Uncertainty in climate change prediction arises from three different sources: model uncertainty, scenario uncertainty, and internal variability. A way to evaluate the total of these uncertainties is to calculate the spread of a multimodel ensemble, mostly by employing global models. However, global models have important drawbacks in their simulation of currently measured data as well as in the way this bias are incorporated into the future scenarios. Analysis of this type of uncertainty requires the use of large amount of data, and complex algorithms to determine trends and identify spatial patterns. Some work has been on the development of dynamic thresholds to identify extreme events in space and time. The trend in Europe is to explore adaptation that has the concept of “no regret solutions” and to look into adaptation capability of the different sectors of human development and its environment. For this, two key research areas are to be developed one by assessing the extreme situations using a bottomtop approach evolving the idea of actual changes attributed to unexpected climate (regional) and second on using global information (re-analysis data) and projecting models into the future with expected development of earth scenarios. We address the long term and middle term prediction of floods and droughts working with ensembles of global hydrological models and using data driven models and evaluating the uncertainty of the results.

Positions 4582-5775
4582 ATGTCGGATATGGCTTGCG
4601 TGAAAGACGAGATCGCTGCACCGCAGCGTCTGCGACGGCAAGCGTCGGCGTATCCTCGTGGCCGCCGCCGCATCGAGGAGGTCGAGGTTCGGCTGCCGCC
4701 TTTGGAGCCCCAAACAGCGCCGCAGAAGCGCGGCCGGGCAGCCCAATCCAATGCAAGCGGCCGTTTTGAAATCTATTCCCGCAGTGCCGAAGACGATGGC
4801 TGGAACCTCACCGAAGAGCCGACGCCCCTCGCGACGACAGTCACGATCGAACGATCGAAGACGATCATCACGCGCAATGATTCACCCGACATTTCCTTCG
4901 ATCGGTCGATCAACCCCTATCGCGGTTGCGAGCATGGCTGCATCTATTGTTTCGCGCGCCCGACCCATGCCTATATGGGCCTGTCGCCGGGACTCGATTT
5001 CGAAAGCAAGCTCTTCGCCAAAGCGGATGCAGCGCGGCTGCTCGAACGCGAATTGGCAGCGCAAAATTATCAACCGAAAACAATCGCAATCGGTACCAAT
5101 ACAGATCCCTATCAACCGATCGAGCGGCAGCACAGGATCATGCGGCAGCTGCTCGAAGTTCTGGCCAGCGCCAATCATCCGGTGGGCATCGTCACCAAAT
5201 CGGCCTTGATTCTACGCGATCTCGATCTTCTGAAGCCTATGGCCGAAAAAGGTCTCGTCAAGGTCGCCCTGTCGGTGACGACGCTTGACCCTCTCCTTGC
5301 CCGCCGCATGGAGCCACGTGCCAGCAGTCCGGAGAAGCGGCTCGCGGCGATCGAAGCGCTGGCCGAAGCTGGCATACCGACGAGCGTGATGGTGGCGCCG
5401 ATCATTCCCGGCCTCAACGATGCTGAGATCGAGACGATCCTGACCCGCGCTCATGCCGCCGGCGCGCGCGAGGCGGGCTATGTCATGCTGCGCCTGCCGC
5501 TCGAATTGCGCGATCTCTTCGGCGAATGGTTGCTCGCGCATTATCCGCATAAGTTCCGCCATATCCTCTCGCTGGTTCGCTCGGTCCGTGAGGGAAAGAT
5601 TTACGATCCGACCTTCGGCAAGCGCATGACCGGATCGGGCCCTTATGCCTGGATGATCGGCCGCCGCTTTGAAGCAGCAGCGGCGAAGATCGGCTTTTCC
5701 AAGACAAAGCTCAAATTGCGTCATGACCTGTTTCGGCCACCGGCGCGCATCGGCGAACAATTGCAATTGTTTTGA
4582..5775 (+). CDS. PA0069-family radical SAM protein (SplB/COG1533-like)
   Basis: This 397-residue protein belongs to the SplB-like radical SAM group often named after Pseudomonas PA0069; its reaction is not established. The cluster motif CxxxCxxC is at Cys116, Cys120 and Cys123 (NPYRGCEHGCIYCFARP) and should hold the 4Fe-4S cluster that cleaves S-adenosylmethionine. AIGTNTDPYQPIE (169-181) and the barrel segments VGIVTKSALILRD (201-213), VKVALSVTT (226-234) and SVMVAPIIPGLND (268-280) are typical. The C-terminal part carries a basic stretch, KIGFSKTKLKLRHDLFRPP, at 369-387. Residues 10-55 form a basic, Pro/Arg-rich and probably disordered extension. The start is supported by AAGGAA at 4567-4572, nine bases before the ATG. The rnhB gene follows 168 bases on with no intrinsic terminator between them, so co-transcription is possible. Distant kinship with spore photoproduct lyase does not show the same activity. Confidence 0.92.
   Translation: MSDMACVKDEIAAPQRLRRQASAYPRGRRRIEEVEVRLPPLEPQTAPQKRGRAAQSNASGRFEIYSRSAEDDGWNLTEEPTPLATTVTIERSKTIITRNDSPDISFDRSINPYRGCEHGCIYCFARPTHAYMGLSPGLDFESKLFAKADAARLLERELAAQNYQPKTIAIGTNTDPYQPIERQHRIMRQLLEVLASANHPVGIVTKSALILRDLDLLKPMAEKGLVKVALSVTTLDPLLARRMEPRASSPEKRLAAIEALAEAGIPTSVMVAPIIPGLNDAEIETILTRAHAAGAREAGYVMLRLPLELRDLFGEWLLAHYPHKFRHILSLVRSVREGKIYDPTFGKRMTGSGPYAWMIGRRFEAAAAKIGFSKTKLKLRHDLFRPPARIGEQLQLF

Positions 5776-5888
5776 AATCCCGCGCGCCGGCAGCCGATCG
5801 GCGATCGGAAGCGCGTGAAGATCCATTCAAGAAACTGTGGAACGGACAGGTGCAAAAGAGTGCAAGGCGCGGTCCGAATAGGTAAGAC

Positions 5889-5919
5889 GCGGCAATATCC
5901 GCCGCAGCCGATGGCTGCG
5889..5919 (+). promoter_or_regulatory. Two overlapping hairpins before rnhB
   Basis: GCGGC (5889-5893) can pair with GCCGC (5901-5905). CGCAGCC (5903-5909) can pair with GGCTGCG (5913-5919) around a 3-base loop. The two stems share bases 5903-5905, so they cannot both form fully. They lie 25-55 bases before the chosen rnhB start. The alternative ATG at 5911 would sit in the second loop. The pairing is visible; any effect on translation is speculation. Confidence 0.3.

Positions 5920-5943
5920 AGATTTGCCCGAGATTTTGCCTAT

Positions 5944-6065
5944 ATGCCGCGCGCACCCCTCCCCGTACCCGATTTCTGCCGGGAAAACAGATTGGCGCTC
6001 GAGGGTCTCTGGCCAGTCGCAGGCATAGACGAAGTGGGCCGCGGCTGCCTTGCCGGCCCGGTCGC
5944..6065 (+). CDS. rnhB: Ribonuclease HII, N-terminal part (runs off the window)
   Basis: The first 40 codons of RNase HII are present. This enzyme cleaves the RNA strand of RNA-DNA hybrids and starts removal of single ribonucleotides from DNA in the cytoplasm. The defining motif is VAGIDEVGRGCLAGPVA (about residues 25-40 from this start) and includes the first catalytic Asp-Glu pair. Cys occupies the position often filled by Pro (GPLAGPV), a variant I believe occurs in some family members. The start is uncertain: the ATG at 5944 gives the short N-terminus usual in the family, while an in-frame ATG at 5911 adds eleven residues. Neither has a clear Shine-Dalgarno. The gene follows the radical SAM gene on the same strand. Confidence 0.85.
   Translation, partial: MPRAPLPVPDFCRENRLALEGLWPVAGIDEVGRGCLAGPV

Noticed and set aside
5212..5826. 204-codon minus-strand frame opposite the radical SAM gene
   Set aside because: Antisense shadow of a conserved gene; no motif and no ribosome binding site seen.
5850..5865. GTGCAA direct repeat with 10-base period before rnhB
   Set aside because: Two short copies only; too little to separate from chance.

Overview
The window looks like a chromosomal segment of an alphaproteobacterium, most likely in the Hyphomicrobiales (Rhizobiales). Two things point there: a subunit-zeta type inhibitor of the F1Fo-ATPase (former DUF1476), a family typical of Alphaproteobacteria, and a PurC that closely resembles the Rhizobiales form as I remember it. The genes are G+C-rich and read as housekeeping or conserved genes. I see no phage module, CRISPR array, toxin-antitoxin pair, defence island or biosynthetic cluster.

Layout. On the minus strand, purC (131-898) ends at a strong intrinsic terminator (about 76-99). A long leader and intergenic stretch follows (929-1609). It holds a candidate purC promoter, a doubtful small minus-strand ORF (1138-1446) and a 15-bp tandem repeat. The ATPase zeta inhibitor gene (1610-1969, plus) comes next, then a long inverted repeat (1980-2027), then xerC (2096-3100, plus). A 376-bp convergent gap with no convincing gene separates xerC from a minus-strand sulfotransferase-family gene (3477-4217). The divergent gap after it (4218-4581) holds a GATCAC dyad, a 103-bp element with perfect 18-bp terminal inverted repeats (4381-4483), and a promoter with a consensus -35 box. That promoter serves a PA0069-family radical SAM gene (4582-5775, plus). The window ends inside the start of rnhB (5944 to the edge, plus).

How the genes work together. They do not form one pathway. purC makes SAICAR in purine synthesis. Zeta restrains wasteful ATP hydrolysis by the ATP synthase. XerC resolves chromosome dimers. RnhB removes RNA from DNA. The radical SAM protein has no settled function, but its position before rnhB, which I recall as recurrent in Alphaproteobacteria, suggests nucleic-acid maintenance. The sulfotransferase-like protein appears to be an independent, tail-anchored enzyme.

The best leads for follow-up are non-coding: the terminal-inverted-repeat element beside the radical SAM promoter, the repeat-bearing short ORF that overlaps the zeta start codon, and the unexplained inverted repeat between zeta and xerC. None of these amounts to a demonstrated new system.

We provide a disciplinary and multidisciplinary research programme aimed at advanced understanding of environmental problems and advanced training of PhD candidates in this field.